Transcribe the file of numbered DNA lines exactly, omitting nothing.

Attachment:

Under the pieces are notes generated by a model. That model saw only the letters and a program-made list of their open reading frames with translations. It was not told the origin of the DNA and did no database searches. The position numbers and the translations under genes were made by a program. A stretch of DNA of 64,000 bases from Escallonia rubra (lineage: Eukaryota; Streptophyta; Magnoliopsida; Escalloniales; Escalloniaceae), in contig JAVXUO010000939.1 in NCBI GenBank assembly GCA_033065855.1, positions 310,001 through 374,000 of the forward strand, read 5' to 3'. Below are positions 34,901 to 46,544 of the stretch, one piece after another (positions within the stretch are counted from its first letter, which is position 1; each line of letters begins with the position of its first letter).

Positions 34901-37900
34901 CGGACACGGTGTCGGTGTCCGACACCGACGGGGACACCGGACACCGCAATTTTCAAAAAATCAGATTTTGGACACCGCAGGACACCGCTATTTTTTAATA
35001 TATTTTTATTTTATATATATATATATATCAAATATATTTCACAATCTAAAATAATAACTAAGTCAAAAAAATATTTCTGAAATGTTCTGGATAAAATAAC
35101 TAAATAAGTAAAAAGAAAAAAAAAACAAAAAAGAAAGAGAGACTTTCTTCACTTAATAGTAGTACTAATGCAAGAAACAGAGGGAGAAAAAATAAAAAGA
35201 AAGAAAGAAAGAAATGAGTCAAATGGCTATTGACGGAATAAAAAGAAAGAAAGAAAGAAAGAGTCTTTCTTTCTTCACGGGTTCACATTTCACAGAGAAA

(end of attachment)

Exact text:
Under the pieces are notes generated by a model. That model saw only the letters and a program-made list of their open reading frames with translations. It was not told the origin of the DNA and did no database searches. The position numbers and the translations under genes were made by a program. A stretch of DNA of 64,000 bases from Escallonia rubra (lineage: Eukaryota; Streptophyta; Magnoliopsida; Escalloniales; Escalloniaceae), in contig JAVXUO010000939.1 in NCBI GenBank assembly GCA_033065855.1, positions 310,001 through 374,000 of the forward strand, read 5' to 3'. Below are positions 34,901 to 46,544 of the stretch, one piece after another (positions within the stretch are counted from its first letter, which is position 1; each line of letters begins with the position of its first letter).

Positions 34901-37900
34901 CGGACACGGTGTCGGTGTCCGACACCGACGGGGACACCGGACACCGCAATTTTCAAAAAATCAGATTTTGGACACCGCAGGACACCGCTATTTTTTAATA
35001 TATTTTTATTTTATATATATATATATATCAAATATATTTCACAATCTAAAATAATAACTAAGTCAAAAAAATATTTCTGAAATGTTCTGGATAAAATAAC
35101 TAAATAAGTAAAAAGAAAAAAAAAACAAAAAAGAAAGAGAGACTTTCTTCACTTAATAGTAGTACTAATGCAAGAAACAGAGGGAGAAAAAATAAAAAGA
35201 AAGAAAGAAAGAAATGAGTCAAATGGCTATTGACGGAATAAAAAGAAAGAAAGAAAGAAAGAGTCTTTCTTTCTTCACGGGTTCACATTTCACAGAGAAA